Huguenots Essay, Research Paper
The Huguenots, French Protestants, became the center of political and religious quarrels in France between 1500 and 1600. Important people such as Anthony King of Navarre, Louis I de Bourbon de Conde, and Admiral Gaspard de Coligny were Huguenots. They were named the Huguenots by the French Roman Catholics. The name, Huguenots, is believed to be from Besancon Hugues, a Swiss religious leader. The Huguenots were the followers of John Calvin’s teachings, and they belonged to the Reformed Church.
John Calvin believed that everything revolved around the bible and taught the same to his followers. He explained many things in simple ways using his great work, Institutes of thee Christian Religion. It contained four major divisions; Father, Son, Holy Spirit, and Church. Using the “Institutes,” he stressed that knowledge of God is the most important of all human crusades. Men and women are naturally imperfect, and since the fall of Adam and Eve they are unable to know God or escape damnation through personal effort. Calvin termed this a “destructive situation” wherein God has created a good world for people who are destined to be destroyed. This impasse was resolved through grace when God sent Jesus to explain how God wants people to achieve righteousness and escape the consequences of damnation. Those who learn Biblical truth about this Destructive Situation, and God’s plan of redemption through faith in Jesus, will have the opportunity to repent of their sinful condition and trust God for deliverance.
As the Huguenots became a large part of the influential political group in France, the Catholic government persecuted them more and more. Catherine de Medicis, Queen Mother of France, had once encouraged the Huguenots, but now was in conflict with the Huguenots over their rising power. Catherine, with her ruthless tactics, planned with the help of Duke of Guise, a massacre of Huguenots. So it was determined to exterminate all the Protestants, and the plan was approved by the queen. They discussed for some time whether they should make an exception of the king of Navarre and the prince of Conde. All agreed that the king of Navarre should be spared by reason of the royal dignity and the new alliance. The duke of Guise, who was put in full command of the enterprise, summoned by night several captains of the Catholic Swiss mercenaries from the five little cantons, and some commanders of French companies, and told them that it was the will of the king that, according to God’s will, they should take vengeance on the band of rebels while they had the beasts in the toils. Victory was easy and the bounty great and to be obtained without danger. The signal to commence the massacre should be given by the bell of the palace, and the marks by which they should recognize each other in the darkness were a bit of white linen tied around the left arm and a white cross on the hat. The whole massacre was carried out on August 24, 1572 in the early morning of St. Bartholomew’s Day. In Paris on that day 10,000 Huguenots were murdered. The Huguenots blamed France for the massacre of St. Bartholomew’s Day and started a civil war over the event.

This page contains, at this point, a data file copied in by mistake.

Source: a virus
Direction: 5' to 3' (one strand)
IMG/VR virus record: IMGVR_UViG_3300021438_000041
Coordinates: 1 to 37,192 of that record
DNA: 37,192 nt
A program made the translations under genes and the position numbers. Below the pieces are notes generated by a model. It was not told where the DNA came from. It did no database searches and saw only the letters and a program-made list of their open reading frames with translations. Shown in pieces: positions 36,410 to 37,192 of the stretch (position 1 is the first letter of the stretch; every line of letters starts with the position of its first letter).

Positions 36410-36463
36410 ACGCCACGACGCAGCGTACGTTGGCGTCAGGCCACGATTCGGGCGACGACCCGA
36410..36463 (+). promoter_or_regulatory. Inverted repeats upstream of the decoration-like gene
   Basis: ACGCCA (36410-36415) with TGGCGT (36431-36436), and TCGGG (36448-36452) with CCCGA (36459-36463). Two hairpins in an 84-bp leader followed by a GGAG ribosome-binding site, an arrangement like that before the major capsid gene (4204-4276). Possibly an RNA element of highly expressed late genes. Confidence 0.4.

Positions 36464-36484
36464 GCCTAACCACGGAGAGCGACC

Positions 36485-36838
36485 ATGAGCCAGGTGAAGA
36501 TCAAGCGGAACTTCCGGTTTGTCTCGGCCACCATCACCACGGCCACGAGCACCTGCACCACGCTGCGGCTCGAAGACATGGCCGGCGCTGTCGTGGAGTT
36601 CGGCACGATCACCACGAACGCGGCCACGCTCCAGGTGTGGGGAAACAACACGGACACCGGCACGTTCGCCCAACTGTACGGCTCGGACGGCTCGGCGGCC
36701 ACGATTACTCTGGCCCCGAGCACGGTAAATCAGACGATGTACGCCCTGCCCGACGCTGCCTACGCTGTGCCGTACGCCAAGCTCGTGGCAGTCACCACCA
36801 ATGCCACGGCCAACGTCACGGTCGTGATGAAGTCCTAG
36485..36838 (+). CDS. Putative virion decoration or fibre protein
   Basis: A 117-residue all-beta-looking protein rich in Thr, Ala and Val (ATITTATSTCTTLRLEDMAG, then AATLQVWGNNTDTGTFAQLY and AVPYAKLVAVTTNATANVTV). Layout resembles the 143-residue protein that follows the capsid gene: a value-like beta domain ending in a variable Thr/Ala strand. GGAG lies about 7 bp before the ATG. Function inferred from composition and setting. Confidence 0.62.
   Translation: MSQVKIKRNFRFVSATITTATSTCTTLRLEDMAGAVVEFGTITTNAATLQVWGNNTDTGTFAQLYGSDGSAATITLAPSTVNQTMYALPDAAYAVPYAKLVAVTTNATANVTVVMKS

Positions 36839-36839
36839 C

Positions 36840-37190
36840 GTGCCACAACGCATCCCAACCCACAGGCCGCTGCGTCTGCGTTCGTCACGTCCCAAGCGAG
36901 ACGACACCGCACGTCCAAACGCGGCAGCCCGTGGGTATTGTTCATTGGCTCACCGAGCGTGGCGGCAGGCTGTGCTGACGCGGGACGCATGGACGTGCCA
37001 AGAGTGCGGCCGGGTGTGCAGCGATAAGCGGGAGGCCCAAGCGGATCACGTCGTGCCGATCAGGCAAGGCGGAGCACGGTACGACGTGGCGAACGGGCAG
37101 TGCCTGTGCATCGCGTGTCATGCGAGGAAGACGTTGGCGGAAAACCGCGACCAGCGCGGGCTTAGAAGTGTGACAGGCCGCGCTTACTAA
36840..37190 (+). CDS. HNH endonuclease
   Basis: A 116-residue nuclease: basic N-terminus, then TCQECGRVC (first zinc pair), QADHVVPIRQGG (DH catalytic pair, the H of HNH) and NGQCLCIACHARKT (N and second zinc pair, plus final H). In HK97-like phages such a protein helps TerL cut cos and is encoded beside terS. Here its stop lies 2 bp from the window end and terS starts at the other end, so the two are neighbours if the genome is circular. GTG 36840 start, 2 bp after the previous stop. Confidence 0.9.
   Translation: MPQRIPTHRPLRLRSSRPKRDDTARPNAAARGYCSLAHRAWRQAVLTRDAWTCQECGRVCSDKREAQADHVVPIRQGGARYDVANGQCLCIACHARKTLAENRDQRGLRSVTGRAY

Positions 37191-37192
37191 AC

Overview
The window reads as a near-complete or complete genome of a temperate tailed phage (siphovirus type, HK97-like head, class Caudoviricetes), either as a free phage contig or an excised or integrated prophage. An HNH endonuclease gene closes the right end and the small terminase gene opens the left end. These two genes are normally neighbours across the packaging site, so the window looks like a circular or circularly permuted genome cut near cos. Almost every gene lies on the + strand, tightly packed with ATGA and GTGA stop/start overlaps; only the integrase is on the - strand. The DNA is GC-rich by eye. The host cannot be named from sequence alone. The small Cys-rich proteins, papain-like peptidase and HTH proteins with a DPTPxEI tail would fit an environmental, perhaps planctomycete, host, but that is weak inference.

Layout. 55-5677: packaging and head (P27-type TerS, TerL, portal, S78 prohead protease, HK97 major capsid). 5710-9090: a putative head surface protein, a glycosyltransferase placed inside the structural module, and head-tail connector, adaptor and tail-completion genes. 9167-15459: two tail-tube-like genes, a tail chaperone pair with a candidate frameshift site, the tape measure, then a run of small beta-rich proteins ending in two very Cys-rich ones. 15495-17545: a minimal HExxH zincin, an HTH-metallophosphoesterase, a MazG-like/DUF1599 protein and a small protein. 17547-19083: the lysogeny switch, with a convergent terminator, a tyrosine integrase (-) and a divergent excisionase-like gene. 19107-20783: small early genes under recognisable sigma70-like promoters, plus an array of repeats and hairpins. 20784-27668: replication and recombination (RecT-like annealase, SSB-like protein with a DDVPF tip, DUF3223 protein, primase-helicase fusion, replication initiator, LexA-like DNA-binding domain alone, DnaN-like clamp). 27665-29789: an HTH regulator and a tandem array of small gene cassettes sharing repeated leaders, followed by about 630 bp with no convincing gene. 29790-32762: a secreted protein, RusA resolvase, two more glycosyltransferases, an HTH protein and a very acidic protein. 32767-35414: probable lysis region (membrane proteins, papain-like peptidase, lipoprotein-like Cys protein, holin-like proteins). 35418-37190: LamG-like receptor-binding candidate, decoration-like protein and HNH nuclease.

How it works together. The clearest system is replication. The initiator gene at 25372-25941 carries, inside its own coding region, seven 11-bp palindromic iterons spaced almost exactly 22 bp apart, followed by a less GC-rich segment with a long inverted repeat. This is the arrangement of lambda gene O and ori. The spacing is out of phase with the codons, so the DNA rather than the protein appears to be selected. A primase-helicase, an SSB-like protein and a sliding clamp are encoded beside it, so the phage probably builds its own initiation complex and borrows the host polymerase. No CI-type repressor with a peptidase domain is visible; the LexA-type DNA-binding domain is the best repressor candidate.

A twist in fate helped the future of the Huguenots. For Henry IV was in a delicate position with his public, over the assassinations of Duke of Guise and his brother, the cardinal, which forced him to ally with Henry of Nevarre a Huguenot. Later after Henry IV got assassinated himself; Henry of Nevarre inherited the French throne in 1589. Henry, then being in rule, decided that the best way to keep the peace and be a successful king, is to become a Catholic. This also was good, for the capitol of France, Paris, was mostly Catholic. Henry did not go far from his roots, remembering the Huguenots and protecting their interests with the Edict of Nantes, in 1598. This Edict gave the Huguenots the right to worship and the right to establish churches in certain areas. It also gave them the same civil right as the Catholics, which was to be able to fortify and protect 100 Huguenot areas. Therefore the Huguenots formed a type of Protestant Republic within the Catholic Kingdom.
During the reign of Louis XIII, the Huguenots lost most of their political freedom. They were still allowed the same religious freedom but they were not allowed to fortify their Protestant areas. This was for Louise XIII minister, Cardinal Richelieu, wanted to prevent the Huguenots from taking the royal power without inducing another civil war. The Huguenots lived under these changes until 1685, when Louis XIV rebuked the whole Edict of Nantes, which lost all the rights for the Protestants to practice their religion. Louis did this for he was a strong Catholic, and he only saw the Protestants as a problem and a threat for power. The Huguenots were then heavily persecuted forcing many to leave to England, Prussia, Netherlands, and America.
For the Huguenots who did not leave, they lived under those extreme conditions until shortly before the French Revolution, when the laws began to slacken off them in 1789. However they never fully gained back their religious and political rights until the Constituent Assembly in 1791. The Constituent Assembly gave equal rights to Roman Catholics, Protestants, and Jews.